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Letter to the editors

How antiretroviral therapy (ART) programmes in Africa can maintain treatment for people living with HIV (PLHIV) during COVID-19 pandemic

How antiretroviral therapy (ART) programmes in Africa can maintain treatment for people living with HIV (PLHIV) during COVID-19 pandemic

Cavin Epie Bekolo1,2,3,&


1The University of Dschang Taskforce for the Elimination of COVID-19 (UNITED#COVID-19), Dschang, Cameroon, 2Department of Public Health, University of Dschang, Dschang, Cameroon, 3Research Reaching Rural and Remote Residents (5R), District Health Service, Nkongsamba, Cameroon



&Corresponding author
Cavin Epie Bekolo, The University of Dschang Taskforce for the Elimination of COVID-19 (UNITED#COVID-19), Dschang, Cameroon



To the editors of the Pan African Medical Journal    Down

Remarkable progress has been achieved in the past decade with record numbers accessing antiretroviral therapy (ART) in developing countries at the epicentre of the HIV epidemic in sub-Saharan Africa (SSA). However, the momentum of scaling up access to ART and maintaining the rising number of PLHIV on treatment is facing a significant threat from the rapid spread of the coronavirus pandemic to and within these countries. We learnt from the Ebola outbreak in 2014-2015 that a significant decrease in health service utilisation for HIV care was reported with rates of defaulting in ART care reaching 42% at the peak of the epidemic in Guinea [1-3]. The already fragile health systems in SSA are yet to be further stretched given fewer cases of COVID-19 reported so far but the anxiety surrounding the virus coupled with restrictive measures to contained it suggests that PLHIV and healthcare workers are “staying at home” for fear of contracting the virus in the healthcare setting. The likely consequence is that PLHIV may die mostly from interruptions in their ART care than from COVID-19. In responding to COVID-19 countries in SSA must think about sustaining essential services for prevailing conditions including HIV-AIDS which is a more deadly disease than COVID-19 in the continent. There is no one way of doing this because of context-specific challenges.


Some of the ways by which we can keep patients on ART while they respect the “stay-at-home” messages are: multi-month prescriptions (MMP) and Multi-Month Dispensing (MMD) for at least 3 months and up to 6 months especially for stable patients [4,5]. This allows for ample and interrupted medication supply for patients and reduction of workload for healthcare workers. This may however require a strong supply chain management system for antiretroviral medicines to avoid stockouts that are unfortunately frequent; appointment spacing for clinical visits to at least 3 months and up to 6 months for stable patients [6]. Less frequent contacts between HCW and patients will reduce potential exposure to SARS-CoV-2 for both and will ease pressure on the already stretched health system; community ART distribution points managed by PLHIV themselves who form a network and are trained to provide ART refills, adherence support and follow-up of basic support and follow-up health assessments as in Kinshasa in the Democratic Republic of the Congo [5].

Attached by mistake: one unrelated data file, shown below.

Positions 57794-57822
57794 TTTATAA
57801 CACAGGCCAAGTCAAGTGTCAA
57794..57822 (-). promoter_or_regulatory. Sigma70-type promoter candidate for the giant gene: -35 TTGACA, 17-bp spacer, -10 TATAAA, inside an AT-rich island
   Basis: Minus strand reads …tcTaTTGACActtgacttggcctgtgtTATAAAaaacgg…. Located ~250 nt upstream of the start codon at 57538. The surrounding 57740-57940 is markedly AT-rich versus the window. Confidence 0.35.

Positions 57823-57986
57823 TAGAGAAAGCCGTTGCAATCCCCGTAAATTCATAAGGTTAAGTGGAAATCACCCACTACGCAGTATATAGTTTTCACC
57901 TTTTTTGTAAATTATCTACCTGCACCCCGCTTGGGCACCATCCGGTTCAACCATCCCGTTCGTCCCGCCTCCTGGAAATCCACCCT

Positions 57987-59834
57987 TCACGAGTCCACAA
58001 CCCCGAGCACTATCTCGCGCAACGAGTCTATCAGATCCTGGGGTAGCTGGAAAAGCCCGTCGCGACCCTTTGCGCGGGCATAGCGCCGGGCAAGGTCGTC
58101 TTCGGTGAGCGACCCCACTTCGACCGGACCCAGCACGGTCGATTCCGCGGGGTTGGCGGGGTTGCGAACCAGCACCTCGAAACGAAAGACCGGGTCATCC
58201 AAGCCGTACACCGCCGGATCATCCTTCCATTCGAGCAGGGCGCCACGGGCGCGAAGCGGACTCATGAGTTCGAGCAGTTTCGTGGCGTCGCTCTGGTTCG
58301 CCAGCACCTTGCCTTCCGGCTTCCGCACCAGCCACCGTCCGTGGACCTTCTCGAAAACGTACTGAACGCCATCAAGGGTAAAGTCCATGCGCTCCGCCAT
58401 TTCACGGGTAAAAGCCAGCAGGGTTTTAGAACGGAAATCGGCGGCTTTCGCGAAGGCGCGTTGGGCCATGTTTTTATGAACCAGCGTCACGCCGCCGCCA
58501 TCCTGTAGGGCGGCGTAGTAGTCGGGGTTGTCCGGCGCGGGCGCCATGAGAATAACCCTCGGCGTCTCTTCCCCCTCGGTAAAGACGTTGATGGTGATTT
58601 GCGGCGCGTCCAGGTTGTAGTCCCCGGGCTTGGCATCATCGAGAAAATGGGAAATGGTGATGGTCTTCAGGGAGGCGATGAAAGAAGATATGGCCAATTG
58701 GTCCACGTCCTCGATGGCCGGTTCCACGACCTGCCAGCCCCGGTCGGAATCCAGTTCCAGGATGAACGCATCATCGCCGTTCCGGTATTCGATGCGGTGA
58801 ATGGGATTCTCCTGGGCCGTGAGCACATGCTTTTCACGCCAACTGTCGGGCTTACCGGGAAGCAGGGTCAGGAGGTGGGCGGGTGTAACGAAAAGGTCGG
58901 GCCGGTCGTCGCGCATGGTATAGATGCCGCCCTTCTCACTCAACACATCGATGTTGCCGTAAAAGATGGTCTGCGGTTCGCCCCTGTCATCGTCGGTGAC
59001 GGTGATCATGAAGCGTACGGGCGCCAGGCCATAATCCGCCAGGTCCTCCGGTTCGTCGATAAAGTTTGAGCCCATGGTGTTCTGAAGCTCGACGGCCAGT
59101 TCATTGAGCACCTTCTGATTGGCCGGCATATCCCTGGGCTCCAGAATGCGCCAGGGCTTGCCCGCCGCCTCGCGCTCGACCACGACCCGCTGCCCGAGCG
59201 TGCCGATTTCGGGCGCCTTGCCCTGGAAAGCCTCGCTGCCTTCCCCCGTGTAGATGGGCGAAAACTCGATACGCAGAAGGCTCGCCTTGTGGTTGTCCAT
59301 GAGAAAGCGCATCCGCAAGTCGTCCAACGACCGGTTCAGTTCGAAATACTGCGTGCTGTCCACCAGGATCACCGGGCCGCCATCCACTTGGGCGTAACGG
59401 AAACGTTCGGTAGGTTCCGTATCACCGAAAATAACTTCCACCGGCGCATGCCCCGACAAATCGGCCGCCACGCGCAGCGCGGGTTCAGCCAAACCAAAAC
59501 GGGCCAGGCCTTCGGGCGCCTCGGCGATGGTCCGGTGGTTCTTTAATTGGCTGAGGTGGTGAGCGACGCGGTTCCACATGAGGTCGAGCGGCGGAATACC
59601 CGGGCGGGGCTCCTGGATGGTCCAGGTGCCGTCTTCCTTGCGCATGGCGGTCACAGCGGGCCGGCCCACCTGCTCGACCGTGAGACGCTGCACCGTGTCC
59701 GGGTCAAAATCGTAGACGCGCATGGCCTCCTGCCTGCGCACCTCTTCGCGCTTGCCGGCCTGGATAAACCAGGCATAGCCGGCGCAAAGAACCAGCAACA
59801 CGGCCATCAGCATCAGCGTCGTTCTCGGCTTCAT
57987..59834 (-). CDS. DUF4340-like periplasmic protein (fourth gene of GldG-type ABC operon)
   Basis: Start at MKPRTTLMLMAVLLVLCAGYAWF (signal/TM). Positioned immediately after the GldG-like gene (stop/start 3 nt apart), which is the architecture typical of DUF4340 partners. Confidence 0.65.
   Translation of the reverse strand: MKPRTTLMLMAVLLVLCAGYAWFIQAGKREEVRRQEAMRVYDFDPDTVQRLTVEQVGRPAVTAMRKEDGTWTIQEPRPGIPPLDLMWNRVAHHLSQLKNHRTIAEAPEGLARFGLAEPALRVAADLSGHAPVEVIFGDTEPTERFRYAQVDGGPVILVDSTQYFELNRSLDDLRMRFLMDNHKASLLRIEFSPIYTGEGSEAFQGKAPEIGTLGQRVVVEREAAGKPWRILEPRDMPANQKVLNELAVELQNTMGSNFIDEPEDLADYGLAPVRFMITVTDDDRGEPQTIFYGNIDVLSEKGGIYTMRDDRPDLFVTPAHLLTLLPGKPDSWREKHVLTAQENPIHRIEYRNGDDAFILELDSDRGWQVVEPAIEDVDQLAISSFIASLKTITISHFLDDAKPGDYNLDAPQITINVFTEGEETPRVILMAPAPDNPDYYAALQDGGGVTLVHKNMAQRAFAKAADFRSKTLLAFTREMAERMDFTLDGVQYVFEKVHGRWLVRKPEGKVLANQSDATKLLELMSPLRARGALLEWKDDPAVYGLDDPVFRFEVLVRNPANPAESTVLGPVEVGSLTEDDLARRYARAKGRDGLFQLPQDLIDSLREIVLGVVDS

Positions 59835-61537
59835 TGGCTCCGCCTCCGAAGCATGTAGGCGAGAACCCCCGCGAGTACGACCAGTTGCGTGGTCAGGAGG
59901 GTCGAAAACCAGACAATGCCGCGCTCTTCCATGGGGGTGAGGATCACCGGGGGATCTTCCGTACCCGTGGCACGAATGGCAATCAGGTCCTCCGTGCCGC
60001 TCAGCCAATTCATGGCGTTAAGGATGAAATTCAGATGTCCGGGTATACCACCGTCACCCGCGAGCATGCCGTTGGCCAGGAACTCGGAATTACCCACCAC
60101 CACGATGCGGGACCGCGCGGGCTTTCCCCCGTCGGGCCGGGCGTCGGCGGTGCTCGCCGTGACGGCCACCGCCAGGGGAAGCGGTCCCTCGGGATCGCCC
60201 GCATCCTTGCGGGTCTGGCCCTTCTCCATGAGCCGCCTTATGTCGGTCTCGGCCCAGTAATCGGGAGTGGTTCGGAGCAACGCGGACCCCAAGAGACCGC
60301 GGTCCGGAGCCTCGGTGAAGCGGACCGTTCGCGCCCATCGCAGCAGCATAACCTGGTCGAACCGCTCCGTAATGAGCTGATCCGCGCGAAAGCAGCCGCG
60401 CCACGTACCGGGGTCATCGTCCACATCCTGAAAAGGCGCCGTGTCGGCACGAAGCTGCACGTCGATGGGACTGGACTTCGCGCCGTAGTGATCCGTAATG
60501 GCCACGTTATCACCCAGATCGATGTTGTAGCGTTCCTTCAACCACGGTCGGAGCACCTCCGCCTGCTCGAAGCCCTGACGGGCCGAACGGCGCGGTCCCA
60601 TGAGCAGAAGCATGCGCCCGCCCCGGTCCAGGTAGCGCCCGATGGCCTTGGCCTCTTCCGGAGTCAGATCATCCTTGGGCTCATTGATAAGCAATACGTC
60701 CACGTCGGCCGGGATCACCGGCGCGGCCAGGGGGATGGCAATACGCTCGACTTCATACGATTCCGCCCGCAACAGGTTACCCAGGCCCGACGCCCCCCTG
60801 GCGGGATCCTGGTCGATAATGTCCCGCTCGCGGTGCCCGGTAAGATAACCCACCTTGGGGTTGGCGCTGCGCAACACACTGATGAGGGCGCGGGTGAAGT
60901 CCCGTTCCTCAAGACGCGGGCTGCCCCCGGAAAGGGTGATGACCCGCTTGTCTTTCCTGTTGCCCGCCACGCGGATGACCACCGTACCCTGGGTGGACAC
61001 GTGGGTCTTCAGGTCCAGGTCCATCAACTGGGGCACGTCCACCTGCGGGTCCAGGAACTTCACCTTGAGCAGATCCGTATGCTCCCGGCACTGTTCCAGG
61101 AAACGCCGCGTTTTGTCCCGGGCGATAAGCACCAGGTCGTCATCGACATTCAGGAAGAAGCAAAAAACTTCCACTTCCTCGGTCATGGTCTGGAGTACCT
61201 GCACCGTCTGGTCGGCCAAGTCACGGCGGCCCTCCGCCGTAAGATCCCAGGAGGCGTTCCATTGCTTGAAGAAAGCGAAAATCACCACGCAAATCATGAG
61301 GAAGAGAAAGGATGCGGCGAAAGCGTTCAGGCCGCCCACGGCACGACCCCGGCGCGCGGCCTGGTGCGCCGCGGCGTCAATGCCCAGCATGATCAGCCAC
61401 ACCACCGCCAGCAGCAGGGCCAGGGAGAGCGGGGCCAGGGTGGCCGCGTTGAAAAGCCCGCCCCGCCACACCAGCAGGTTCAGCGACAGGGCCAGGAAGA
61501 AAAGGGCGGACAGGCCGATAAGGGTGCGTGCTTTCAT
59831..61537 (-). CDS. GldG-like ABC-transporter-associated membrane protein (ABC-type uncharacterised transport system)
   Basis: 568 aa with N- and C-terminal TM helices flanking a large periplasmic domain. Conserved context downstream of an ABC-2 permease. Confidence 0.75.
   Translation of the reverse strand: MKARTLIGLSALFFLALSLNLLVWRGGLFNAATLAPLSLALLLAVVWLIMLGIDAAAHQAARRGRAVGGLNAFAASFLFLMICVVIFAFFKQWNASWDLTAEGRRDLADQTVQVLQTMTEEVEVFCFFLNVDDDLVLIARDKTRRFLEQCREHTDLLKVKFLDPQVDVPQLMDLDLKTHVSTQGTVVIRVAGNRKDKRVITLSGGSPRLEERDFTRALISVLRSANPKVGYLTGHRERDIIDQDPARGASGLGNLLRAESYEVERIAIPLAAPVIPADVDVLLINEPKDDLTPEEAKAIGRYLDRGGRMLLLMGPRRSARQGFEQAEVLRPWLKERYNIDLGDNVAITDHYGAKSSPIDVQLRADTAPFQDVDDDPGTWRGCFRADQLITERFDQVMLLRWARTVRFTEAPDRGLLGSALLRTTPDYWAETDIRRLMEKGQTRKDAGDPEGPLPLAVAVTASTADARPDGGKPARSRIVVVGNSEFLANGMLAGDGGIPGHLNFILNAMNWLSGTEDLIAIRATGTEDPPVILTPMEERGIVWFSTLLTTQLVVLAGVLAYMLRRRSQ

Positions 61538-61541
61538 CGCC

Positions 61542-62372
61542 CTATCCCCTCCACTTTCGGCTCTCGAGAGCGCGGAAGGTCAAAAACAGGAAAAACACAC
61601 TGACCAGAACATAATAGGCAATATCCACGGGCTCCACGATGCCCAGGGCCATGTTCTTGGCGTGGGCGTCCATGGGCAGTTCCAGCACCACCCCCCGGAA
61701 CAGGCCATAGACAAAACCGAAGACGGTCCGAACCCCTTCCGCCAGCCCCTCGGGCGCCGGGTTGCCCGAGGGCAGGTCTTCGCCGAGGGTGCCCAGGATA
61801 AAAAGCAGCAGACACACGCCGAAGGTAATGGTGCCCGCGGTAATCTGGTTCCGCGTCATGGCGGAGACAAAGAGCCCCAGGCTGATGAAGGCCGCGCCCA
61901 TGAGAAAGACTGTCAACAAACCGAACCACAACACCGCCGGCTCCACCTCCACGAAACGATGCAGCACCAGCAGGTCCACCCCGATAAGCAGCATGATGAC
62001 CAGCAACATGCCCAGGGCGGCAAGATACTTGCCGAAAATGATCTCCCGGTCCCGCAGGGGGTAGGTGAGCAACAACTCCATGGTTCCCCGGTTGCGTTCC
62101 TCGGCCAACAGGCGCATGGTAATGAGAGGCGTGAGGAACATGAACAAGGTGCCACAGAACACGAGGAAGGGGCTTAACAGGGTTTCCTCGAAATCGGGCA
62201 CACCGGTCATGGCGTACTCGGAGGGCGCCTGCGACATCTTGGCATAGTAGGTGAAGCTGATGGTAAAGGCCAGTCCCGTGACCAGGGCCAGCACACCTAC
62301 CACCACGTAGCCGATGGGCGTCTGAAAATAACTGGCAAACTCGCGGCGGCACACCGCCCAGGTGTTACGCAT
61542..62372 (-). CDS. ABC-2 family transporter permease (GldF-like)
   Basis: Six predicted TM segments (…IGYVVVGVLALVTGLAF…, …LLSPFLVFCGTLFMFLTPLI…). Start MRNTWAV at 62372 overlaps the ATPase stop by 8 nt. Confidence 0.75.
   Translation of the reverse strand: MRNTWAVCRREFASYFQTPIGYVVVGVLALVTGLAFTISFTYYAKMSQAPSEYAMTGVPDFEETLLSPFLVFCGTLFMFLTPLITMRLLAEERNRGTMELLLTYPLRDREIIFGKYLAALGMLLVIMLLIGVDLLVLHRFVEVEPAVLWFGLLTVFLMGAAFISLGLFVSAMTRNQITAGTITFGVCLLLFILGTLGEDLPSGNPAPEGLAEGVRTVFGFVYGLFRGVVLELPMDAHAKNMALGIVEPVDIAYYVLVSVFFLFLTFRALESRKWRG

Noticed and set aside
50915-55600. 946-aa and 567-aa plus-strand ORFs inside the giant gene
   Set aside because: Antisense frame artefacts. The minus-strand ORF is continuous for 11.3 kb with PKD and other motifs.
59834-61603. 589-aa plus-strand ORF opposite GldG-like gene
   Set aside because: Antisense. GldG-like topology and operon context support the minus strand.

Community ART groups (CAGs): they are self-formed groups of about six stable patients on ART from a community in the same geographic location as in Tete in Mozambique. Group members take turns every 3 - 6 months collecting antiretroviral medicines at the clinic for all the members and then redistribute medication to other group members. Members also provide adherence support and monitor treatment outcomes [5]; home delivery and dispensation of medicines by community health workers who equally provide psychological and social support for PLHIV as practised in Cameroon; virtual support for PLHIV who need clinical care via telephone, messaging including WhatsApp, telemedicine, online portals and other available digital tools to minimise the need to access an overburdened health system during time of response and risk increased exposure to SARS-CoV-2 at health facilities; health facilities should develop specific standard operating procedures with clear patient routes and specific infection, prevention and control (IPC) measures to ensure safety for personnel and patients including PLHIV who need clinical consultations.



Conclusion    Down

We hope these models of care delivery that have demonstrated their potential to reduce burdens for patients and the health system, to increased retention in care and to lower service provider costs in normal and emergency situations, may be used in any combination according to context to ensure uninterrupted ART care in SSA as the pandemic unfolds.



Competing interests Up    Down

The author declares no competing interests.



Authors' contributions Up    Down

CEB did the conception, literature search, synthesis and write up. The author has read and agreed to the final manuscript.



Acknowledgments Up    Down

The team of Research Reaching Rural and Remote Residents (5R), the District Medical Office, Nkongsamba, Cameroon.



References Up    Down

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  6. Bekolo CE, Diallo A, Philips M, Yuma JD, Di Stefano L, Drèze S et al. Six-monthly appointment spacing for clinical visits as a model for retention in HIV Care in Conakry-Guinea: a cohort study. BMC Infect Dis. 2017 Dec 13;17(1):766. PubMed | Google Scholar